WONG: I think that’s a ‘rule in, rule out’ budget question, isn’t it? And it’s not bad – we got to the second segment before you asked me that (laughs).

RIMINTON: I think that’s the ‘dodge the question’ as we’re coming up to –

WONG: We don’t, as you know, confirm or not confirm anything that might or might not be in the budget because once you start down that track, we get into a very long interview. But we will put this budget together with a very clear eye – not only to the figures but also the quality of the spend.

LANE: There is an expectation that you’ll announce further measures in the budget on the National Disability Insurance Scheme – what about Tony Abbott’s offer to work with the Government on this? On Friday he said the Opposition and the Government should form a committee to roll this out.

WONG: I think Tony Abbott is starting to realise that being only negative requires some change and you know, the best he can come up with is ‘put me on a committee with you’.

LANE: So is that a “no”?

WONG: The reality is we’re doing the real work and that is putting together a National Disability Insurance Scheme which takes a lot of work and there was some very good progress in terms of the principles which were discussed between the Prime Minister and first ministers of the COAG.

COLEBATCH: Wouldn’t it be a good idea to get the Opposition on board though?

WONG: It’d be interesting to see if Tony Abbott could ever get beyond words around this or anything else and actually get to telling people how he might fund things.

One of the interesting things I think, in the paper today is we see Barnaby Joyce, the leader of the National Party in the Senate, the guy who wants to move to the Lower House and take Warren Truss’ job, still advocating for the doubling of the Baby Bonus – that’ll cost about $3 billion. I see that some Coalition members have said, that’s not actually Coalition policy. It looks again like the National Party tail wagging the Coalition dog.

COLEBATCH: Let’s come to something the Coalition’s saying which makes a little more sense – that’s your Shadow counterpart, Andrew Robb. He gave a speech where he spelt out eight different measures where the Government has shifted more than $6 billion of spending out of 2012-2013. I’ll just quote one example – the Energy Security Fund gets $1 billion this year, $1 million next year, $1 billion the year after and $1 billion the year after that. Now, that’s surely a budget fiddle. How can you – if those are the ways you get a budget surplus, people are going to say, this is phoney, aren’t they?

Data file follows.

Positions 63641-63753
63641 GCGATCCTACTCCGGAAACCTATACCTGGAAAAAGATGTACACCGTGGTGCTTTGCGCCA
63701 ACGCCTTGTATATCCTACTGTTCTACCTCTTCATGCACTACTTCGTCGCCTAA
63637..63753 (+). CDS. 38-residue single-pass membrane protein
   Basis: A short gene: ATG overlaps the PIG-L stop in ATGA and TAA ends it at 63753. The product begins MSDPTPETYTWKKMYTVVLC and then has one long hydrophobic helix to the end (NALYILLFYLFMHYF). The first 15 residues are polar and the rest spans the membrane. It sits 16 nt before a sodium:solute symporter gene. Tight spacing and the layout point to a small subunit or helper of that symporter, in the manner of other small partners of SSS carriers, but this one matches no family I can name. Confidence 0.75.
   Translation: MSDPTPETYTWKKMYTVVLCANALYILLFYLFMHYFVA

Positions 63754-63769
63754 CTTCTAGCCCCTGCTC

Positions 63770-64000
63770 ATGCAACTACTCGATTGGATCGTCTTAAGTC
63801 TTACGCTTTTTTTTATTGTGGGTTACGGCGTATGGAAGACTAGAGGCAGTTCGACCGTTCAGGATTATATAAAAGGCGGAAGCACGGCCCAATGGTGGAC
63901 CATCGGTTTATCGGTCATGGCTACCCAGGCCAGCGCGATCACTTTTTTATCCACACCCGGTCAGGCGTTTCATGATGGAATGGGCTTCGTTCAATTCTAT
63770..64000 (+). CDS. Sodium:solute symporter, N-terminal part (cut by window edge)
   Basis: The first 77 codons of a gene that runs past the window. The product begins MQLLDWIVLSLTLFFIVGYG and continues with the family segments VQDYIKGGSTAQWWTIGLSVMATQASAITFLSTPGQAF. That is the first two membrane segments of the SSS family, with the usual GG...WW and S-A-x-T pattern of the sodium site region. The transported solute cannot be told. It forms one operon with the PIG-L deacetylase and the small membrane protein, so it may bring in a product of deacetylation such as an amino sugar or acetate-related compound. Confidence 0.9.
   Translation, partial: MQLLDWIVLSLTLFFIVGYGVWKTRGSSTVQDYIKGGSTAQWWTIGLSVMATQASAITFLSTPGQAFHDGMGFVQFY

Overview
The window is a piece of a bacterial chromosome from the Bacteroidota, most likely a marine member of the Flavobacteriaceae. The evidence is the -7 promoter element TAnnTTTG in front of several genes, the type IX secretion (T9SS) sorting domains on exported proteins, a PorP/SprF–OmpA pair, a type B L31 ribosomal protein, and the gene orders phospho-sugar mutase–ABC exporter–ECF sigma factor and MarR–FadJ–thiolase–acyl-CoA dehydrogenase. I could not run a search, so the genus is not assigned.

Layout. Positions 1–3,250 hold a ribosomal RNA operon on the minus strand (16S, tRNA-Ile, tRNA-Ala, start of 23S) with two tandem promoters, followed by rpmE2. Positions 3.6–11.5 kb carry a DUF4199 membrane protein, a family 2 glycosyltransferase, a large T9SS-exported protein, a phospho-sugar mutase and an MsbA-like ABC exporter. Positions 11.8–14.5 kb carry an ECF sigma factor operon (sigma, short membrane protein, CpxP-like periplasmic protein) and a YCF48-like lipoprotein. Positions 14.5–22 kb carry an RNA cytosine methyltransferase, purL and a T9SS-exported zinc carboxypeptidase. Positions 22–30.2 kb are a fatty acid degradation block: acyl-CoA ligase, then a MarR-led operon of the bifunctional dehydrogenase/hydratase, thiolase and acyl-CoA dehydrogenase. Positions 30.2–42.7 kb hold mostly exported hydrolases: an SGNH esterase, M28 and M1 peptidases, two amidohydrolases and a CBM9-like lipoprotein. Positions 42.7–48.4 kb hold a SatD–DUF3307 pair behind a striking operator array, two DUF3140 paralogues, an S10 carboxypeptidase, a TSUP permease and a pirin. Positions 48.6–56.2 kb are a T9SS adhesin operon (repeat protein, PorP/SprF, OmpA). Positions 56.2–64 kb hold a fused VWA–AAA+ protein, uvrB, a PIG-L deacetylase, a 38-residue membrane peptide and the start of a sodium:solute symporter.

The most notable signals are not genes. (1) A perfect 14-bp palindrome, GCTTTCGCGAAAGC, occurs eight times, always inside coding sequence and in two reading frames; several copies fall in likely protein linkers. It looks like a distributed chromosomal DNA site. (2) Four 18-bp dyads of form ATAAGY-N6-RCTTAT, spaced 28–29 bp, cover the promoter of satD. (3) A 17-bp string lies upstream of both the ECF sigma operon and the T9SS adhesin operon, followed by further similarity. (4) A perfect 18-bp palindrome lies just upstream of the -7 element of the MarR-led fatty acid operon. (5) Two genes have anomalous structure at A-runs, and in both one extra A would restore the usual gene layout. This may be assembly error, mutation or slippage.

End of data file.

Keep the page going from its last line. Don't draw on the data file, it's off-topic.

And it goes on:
WONG: But you know the sorts of numbers you’re talking about are… in the scheme of the budget, you can’t simply achieve a surplus by pretending – you’ve actually got to make hard decisions. And if Andrew Robb is so concerned about budget integrity, why is it he keeps getting his costings wrong? –

COLEBATCH: But I was asking about yours –

WONG: But Tim, the criticism from the Coalition – and people should start saying to them, well, but why don’t you put up or shut up?

RIMINTON: What Tim’s just said though, is tricky accounting. And that’s the argument that the Coalition –

WONG: The ‘tricky accounting’ is the Coalition who has never actually put forward costings which add up.

COLEBATCH: But the tricky accounting in this case, is also the Government, surely.

WONG: What I’m saying to you is that we have laid out our path to return to surplus and as you know, we will lay that out again in the Budget which will be handed down. No doubt, people like yourself will scrutinise it closely. But it is true, there were some up-front payments for example, in relation to the carbon price. And we explained why that was the case. But again, what I’d say is you don’t come back to surplus simply through accounting. You come back to surplus because you make hard decisions and hard decisions which so far, Andrew Robb has talked about but never delivered. In fact, he’s been overruled.

RIMINTON: Just quickly, what you’re trying to do here is leave room for the RBA to lower interest rates. The ANZ bank this week has put up interest rates. Do you blame them for doing so and is the Government to blame for them doing so?

WONG: On the first, I think it’s very disappointing and ANZ customers should make sure they look at some of the very competitive rates which are on offer. But in terms of some of the commentary by Tony Abbott, suggesting this is somehow the Government’s fault – well, frankly, it’s ridiculous. I think even Tim, who’s been critical of us, would agree with that.

To suggest that the Government, which actually has a very small amount of debt – if you look at our debt compared to most OECD or advanced economies, we’re one tenth of the average of the G7 – to suggest that somehow, what the Government is borrowing in terms of global capital markets, is driving interest rates is simply nonsensical.

RIMINTON: Senator Wong, thanks very much for your time today.